The Art Fund Pavilion competition offers a unique opportunity to push the limits of material experimentation through the fabrication process. Our proposal capitalizes on the fabrication technology and material offered by Facit in order to create a proposal that transforms the conventional use of the material. Our objective is in maximizing the potential of this technology as a topographic and structural element with the primary intention of creating a spatial presence that transcends the material and construction process.
In designing the scheme, we considered the way plywood has been traditionally used as a building material, which has most often been in its natural sheet form. Recognizing its potential as a frame material, particularly when utilizing the depth of a framework (much like truss), we have proposed a scheme that challenges the convention. The proposal makes use of a frame system more often reserved for metals; in this case, however, the use of CNC technology to cut the shapes out of plywood dramatically increases the range of possibilities that can be achieved.
The scheme proposes utilizing the CNC technology to create slight variation from one module to another. This variability allows the design of the pavilion to effectively catalog the extreme structural and geometric conditions that can be achieved by the material. These extremities achieve several programmatic objectives. Beginning at the entry; the structure provides a cantilevering canopy that seems to hover over the courtyard. It then seamlessly folds down to create a wall that allows for art display. The form then opens up to allow for circulation to pass through and curls back up to form the support for the cantilever. The structure does not resolve itself to a conventional system of walls, roof, and support but it asks the modules to perform multiple functions.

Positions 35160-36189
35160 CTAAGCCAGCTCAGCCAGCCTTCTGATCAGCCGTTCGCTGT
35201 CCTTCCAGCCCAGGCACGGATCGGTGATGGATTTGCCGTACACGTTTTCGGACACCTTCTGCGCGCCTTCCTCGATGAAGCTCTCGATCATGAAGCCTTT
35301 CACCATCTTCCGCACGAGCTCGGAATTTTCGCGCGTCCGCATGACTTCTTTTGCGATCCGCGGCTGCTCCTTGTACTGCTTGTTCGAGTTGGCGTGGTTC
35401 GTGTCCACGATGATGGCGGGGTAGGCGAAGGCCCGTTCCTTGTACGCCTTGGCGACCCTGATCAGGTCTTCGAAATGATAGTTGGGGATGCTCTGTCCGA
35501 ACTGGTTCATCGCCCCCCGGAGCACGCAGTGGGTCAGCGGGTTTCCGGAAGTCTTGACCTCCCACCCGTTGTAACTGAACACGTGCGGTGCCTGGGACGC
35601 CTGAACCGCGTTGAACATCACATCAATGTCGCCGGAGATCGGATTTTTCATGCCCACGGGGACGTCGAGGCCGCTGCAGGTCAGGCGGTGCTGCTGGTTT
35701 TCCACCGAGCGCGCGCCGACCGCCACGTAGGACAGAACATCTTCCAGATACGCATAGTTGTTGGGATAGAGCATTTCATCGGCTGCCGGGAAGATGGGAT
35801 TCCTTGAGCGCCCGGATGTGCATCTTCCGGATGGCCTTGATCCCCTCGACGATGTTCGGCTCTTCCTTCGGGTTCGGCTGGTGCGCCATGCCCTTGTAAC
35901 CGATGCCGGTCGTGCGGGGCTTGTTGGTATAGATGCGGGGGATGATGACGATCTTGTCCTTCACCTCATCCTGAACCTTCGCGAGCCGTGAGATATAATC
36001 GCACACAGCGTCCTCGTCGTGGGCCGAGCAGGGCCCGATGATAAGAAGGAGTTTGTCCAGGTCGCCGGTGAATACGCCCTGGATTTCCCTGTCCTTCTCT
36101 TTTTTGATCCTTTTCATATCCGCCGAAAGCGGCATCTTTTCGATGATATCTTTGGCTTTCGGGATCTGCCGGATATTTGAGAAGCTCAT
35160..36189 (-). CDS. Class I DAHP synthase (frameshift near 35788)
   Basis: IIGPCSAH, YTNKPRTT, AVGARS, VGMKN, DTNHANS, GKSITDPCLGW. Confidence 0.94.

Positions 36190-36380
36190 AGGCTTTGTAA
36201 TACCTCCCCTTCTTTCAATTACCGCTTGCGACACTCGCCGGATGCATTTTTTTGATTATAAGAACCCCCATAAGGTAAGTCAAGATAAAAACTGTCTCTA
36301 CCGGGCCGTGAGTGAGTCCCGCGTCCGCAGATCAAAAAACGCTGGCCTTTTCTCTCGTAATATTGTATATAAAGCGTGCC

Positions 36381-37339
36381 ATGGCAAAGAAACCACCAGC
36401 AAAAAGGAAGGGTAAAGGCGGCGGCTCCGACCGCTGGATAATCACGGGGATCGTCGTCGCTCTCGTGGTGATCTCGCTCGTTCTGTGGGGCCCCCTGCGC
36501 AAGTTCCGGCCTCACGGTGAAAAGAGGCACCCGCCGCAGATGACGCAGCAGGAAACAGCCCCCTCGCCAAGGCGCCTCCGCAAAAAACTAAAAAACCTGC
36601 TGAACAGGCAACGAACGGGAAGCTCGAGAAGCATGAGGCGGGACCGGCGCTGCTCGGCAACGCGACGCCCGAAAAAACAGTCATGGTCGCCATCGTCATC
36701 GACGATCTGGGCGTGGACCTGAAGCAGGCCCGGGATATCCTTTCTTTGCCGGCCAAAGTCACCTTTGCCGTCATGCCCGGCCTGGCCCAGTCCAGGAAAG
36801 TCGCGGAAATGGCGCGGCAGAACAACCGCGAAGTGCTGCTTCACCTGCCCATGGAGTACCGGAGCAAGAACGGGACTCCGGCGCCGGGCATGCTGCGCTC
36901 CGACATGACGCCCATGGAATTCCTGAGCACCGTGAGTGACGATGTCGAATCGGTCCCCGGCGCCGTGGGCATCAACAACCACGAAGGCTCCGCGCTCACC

More importantly than the technical characteristics of the scheme is the ability of those characteristics to provide different spatial and experiential conditions. Ultimately, the scheme is aimed at reorienting technological advancement toward a spatial and programmatic outcome – one that is most effective, not for its technical achievement, but rather for the unexpected and unconventional experience that it produces.